I THINK I’LL LIGHT OUT AWHILE.
The Bubble climbs up my vertebrae and rises to the top of my
skull, squishing my brain tissue down below the level of my
eyes. A strange spongy pressure seeps into my sinuses and
the Bubble grows, grows and — !
I climb then out of my ear, yes, the left one, and land on Matt
Burke’s shoulder. I shake off the cranial fluids that have
coagulated around me and commence to crawl over the desks,
clumsily slinking on all fours over notebooks and plastic bottles
toward the window. I hop onto the ledge and reach into the
pane, pulling open a portal, and I jump right through.
I am able to survey the area standing on the plumage of a
bottlebrush tree. I jury-rig a parasol out of twigs and
leaves, and skip-hop onto the telephone wire. I walk the
tightrope like a circus ballerina straight on out to the beach,
my sequins glimmering in the spotlights, the crowd aghast below,
holding its collective breath at my danger. The myriad
faces widen in a gasp as I leap forward and land back in my skull
with a small kersploosh! of cranial juices. The classroom
buzzing resumes and the Bubble subsides, retreating down the
optic nerve, through thickets of grey matter and climbing down
the vertebrae, nesting again in the base of my spine.
MEDITATION ON THE STARS.
They’re up there, spying on me.
They peer down, they do, though little sprockets, little
sprockets in the atmosphere’s black tarp. They’re made of
some kind of brilliant, more-than-phosphorescent light, and
they’re big tall things, performing all kinds of EXPERIMENTATIONS
on me — and I guess on you too. Though, I don’t
know. Maybe they don’t care about me at all, or you,
either, and maybe that’s why we’re under the tarp. It’s
like a fungal garden they’re growing, the sprockets are actually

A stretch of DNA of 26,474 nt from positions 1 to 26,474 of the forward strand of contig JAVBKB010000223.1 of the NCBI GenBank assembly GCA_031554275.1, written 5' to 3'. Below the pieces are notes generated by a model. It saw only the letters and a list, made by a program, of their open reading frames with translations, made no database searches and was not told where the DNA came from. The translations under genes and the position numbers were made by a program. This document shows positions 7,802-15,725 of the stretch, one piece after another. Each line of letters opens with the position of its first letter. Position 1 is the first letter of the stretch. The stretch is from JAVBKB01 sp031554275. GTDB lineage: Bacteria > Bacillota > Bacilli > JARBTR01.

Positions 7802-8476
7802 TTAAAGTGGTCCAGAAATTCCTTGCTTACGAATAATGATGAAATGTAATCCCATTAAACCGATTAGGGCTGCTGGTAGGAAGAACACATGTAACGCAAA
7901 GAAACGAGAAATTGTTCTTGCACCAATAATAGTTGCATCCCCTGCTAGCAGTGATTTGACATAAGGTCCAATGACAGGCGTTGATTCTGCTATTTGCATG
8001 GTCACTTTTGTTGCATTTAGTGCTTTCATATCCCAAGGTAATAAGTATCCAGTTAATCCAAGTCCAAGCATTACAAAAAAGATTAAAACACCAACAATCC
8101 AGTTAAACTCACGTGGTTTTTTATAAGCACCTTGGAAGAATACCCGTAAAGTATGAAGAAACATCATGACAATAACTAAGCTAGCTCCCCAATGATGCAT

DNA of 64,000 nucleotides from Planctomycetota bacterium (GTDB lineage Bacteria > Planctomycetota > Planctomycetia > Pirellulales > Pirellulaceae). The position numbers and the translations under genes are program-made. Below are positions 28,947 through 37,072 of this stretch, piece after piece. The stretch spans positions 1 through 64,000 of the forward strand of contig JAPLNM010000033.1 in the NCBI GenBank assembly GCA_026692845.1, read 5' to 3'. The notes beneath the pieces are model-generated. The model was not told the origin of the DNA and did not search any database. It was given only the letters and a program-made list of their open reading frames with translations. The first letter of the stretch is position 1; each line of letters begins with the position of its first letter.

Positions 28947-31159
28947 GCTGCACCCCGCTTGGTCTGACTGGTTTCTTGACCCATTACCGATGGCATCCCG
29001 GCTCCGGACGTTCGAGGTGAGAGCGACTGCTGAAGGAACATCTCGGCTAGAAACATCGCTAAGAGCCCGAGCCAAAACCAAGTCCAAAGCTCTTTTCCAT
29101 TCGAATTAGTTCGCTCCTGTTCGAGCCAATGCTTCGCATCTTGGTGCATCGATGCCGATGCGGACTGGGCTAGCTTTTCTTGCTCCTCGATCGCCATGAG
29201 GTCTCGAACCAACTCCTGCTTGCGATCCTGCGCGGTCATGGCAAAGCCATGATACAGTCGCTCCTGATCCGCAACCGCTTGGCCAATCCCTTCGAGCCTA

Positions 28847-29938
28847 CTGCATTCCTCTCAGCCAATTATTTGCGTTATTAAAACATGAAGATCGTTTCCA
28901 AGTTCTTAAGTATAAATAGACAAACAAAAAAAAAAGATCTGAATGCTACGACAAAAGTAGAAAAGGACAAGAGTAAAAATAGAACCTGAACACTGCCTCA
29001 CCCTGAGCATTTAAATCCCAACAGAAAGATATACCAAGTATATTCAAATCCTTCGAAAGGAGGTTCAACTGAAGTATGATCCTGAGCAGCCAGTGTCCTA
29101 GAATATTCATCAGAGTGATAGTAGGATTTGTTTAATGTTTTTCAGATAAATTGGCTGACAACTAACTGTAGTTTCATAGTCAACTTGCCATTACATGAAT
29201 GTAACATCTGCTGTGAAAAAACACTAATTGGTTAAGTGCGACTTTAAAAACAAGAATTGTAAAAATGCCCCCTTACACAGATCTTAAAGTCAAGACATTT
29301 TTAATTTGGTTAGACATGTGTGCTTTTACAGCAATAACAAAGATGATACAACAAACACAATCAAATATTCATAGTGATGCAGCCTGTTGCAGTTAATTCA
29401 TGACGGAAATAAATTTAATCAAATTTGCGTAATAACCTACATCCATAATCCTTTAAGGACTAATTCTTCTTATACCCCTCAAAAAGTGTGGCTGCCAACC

little ice-pick holes to let water in but not really out, and
when they find us in a few years, you know, in the back corner of
the yard, they’ll be like, “Oh, woah, I totally forgot about
But anyway we were walking all silent one night and I looked out
the sprockets and looked at the superphosphorescent
scientists. The little sprockets were all laid out just so,
like a bag of marbles spilt over wet pavement, and I said, I
“You’ve got to look — just look at those stars.”
And you glanced, and you shrugged, and you said,
And your smug little proclamation of teenaged ennui got the
scientists all huffy and they went to go sit in some sullen
corner somewhere. You really ruffled their feathers.
They’re not so hot on you, I reckon; no, they’re not. But I
think, and this is in the realm of conjecture now — I make no
guarantees — I think they might think I’m okay. Because
they still do come out from time to time. I don’t mind them
looking at me, much, in fact, it’s a little nice from time to
time, and ceilings really can get to be a bother for that
reason. A ceiling does get so lonesome at night; makes it
hard to breathe, you know? Like they tied up the tarp too
tight, as one does around a murdered corpse, wrapped twice and
all. I think those sprockets are good to breathe